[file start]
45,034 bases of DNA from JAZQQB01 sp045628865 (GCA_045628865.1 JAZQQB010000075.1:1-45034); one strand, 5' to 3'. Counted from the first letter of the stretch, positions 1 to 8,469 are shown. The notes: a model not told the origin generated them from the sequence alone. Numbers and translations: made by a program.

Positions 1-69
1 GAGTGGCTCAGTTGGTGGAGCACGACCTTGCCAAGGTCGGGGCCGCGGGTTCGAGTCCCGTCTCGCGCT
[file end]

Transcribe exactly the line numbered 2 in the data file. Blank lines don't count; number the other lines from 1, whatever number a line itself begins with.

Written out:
Positions 1-69